Over the past few decades, the palm oil sector has been confronted by multiple false claims about its environmental footprint. Some campaigns have resulted in a boycott of palm oil, as seen in the example of the Iceland supermarket chain in the UK. This case is worth analysing because it highlights underlying issues for stakeholders.

An article dated Nov 3, 2016 by the US Department of Agriculture states that risk is an important aspect of the farming business in any country. The uncertainties inherent in weather, yields, prices, government policies, global markets and other factors can cause large swings in farm income. Five types of risk are described: production risk, price or market risk, financial risk, institutional risk, and human or personal risk. I would add one more – the risk of not instituting a competent protocol to manage negative issues that arise.

Issues management is a process that helps organisations to respond appropriately when under fire. Applying the process has become even more critical in a world driven by social media. A negative story can impact stakeholder perception and have real-world consequences within hours of being posted. The consequences are often felt long after the story is shown up to be false or inaccurate.

The 18th century writer Jonathan Swift noted that ‘a lie can travel halfway around the world, before the truth has even pulled its boots on’. The challenge for the palm oil sector is: how quickly can we pull on our boots?

Elizabeth Dougal of the Institute of Public Relations has said that issues tend to have a lifecycle comprising five stages – early, emerging, current, crisis and dormant. As the issue moves through the first four stages, it attracts attention and becomes less manageable from the organisation’s point of view.

If the issues-management process detects an issue at the earliest stage, more options are available to decision makers in determining their response. The strategic choices shrink as the issue matures. When the number of stakeholders and other influencers expand, positions on the issue become more entrenched. At the crisis stage, the only available responses are reactive and are sometimes imposed by external parties, such as government agencies.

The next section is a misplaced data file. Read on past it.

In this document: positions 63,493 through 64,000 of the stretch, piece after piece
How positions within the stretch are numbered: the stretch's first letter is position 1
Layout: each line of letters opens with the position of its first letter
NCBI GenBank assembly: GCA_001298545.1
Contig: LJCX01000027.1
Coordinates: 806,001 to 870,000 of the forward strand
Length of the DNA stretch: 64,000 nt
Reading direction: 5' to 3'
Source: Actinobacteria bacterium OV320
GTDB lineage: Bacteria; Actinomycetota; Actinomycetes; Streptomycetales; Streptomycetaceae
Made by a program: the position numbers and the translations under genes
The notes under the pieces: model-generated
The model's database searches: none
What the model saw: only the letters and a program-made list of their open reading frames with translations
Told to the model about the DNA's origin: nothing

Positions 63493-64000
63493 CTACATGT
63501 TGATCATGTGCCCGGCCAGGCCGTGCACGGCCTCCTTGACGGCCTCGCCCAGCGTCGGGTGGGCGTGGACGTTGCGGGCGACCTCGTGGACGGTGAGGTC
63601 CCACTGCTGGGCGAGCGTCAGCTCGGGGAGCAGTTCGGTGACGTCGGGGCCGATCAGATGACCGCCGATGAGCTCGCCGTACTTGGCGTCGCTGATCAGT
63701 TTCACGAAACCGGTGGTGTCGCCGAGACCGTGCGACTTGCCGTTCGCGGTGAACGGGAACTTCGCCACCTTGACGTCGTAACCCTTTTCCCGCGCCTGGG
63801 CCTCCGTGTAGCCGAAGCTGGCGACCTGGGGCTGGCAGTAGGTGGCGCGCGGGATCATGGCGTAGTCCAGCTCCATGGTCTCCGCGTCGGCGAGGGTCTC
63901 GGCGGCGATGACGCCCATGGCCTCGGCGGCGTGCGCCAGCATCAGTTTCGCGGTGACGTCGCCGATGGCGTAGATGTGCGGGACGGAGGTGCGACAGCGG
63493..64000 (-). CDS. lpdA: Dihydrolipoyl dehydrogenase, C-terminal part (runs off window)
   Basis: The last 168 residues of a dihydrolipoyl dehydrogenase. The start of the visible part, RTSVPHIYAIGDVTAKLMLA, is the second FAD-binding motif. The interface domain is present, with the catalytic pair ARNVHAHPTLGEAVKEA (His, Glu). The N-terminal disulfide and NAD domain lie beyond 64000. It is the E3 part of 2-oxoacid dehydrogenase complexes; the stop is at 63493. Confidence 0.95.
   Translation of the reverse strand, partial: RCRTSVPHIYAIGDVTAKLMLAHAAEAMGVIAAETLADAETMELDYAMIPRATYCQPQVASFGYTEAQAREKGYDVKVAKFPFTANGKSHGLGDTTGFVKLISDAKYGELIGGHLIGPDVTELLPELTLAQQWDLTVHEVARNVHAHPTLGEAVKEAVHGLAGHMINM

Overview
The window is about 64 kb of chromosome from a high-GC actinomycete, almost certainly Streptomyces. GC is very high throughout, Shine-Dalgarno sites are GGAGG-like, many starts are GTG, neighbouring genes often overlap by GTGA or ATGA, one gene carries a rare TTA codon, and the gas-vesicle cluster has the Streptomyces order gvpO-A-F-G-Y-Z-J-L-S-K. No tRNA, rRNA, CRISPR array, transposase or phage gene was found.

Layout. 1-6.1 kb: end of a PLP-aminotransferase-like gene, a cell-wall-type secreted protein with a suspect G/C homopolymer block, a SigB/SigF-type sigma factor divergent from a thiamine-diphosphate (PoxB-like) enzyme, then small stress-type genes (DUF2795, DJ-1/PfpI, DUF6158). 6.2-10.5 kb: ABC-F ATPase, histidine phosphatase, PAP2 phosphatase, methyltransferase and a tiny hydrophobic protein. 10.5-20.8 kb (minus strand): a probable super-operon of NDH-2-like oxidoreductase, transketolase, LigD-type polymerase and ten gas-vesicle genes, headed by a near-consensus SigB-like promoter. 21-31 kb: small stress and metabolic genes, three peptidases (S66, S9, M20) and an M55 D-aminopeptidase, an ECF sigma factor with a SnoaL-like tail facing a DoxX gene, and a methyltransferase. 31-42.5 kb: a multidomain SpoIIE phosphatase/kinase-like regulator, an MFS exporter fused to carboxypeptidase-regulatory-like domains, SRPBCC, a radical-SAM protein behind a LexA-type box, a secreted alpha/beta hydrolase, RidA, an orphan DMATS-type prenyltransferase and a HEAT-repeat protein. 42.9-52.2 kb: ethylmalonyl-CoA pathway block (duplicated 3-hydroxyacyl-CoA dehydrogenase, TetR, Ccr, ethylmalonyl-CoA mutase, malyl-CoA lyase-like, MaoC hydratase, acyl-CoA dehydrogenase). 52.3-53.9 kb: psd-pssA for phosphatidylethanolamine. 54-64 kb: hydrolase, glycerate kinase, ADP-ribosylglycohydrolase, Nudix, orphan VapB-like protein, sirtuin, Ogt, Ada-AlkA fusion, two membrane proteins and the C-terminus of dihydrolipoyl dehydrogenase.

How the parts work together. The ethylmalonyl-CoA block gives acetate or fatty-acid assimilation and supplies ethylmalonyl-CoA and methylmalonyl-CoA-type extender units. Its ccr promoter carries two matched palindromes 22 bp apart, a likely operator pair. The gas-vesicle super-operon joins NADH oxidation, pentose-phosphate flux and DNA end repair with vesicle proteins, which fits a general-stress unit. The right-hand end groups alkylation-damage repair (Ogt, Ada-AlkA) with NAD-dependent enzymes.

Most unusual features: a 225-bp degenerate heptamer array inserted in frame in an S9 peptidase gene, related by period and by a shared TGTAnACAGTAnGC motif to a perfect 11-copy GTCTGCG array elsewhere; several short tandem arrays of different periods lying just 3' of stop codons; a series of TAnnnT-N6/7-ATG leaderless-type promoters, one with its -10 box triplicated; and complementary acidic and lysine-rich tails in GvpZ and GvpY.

There are two paths toward issues management. In the short term, the ability to respond to an issue, challenge or attack in the quickest possible time and in the most effective manner can make or break reputations. Over the long term, the ability to manage public policy issues is crucial. This is not always about outright victory but also about stability.

Iceland’s ‘intellectually lazy’ position
Iceland supermarket’s recent decision to stop using palm oil in own brand products provides a case in point for issues management. The announcement was accompanied by a video in which oil palm farmers stood accused of a wide range of environmental and social ills. The UK media picked up the story, which quickly captured attention in palm oil producing countries including Malaysia.

Malaysia saw the video as representing a personal attack against 650,000 small farmers who cultivate oil palm for their livelihood and do so sustainably. Many naturally voiced their frustration – pointing out that those who live far away from countries cultivating oil palm do not appreciate the importance of a commodity and an industry that has lifted landless farmers out of poverty and provided them with a source of income.

Oil palm farmers in Malaysia work hard under exacting conditions to put food on the table and send their children to school, so that they can aspire to a better life. It can be daunting for them, as single-income earners, to provide for their family and to raise their quality of life.

The video content was also inaccurate on multiple counts. Malaysia instantly set out the facts and challenged Iceland’s claims. If this had not been done, it would have been an acute mistake.

Dato’ Aliasak Ambia, President of the National Association of Smallholders in Malaysia, said in a statement: “Iceland through this action longs for the dark days of Britain’s colonial past where they tell us what to do from Britain, while […] taking away our incomes and our ability to feed our families. This announcement is disrespectful and without any basis in fact. Malaysian palm oil is sustainable, unlike the rapeseed and sunflower oil they will now be using. Iceland should be ashamed that their new policy will take food off the plates of our communities.”

In his April 27 blog-post, environmentalist and writer Sir Jonathon Porritt, rebutted comments by Iceland’s Managing Director Richard Walker who had claimed that there is no such thing as ‘sustainable’ palm oil available to retailers.

Porritt commented: “What an ignorant, intellectually lazy position that is, belittling more than a decade’s worth of efforts by governments, academics, NGOs and the companies themselves to determine appropriate criteria for managing [oil] palm plantations in genuinely sustainable ways.”

The Faces of Palm Oil advocacy group, with the support of Malaysian small famers, released a video pointing out Iceland’s factual errors. In particular, it refuted the claim that palm oil is a cause of deforestation.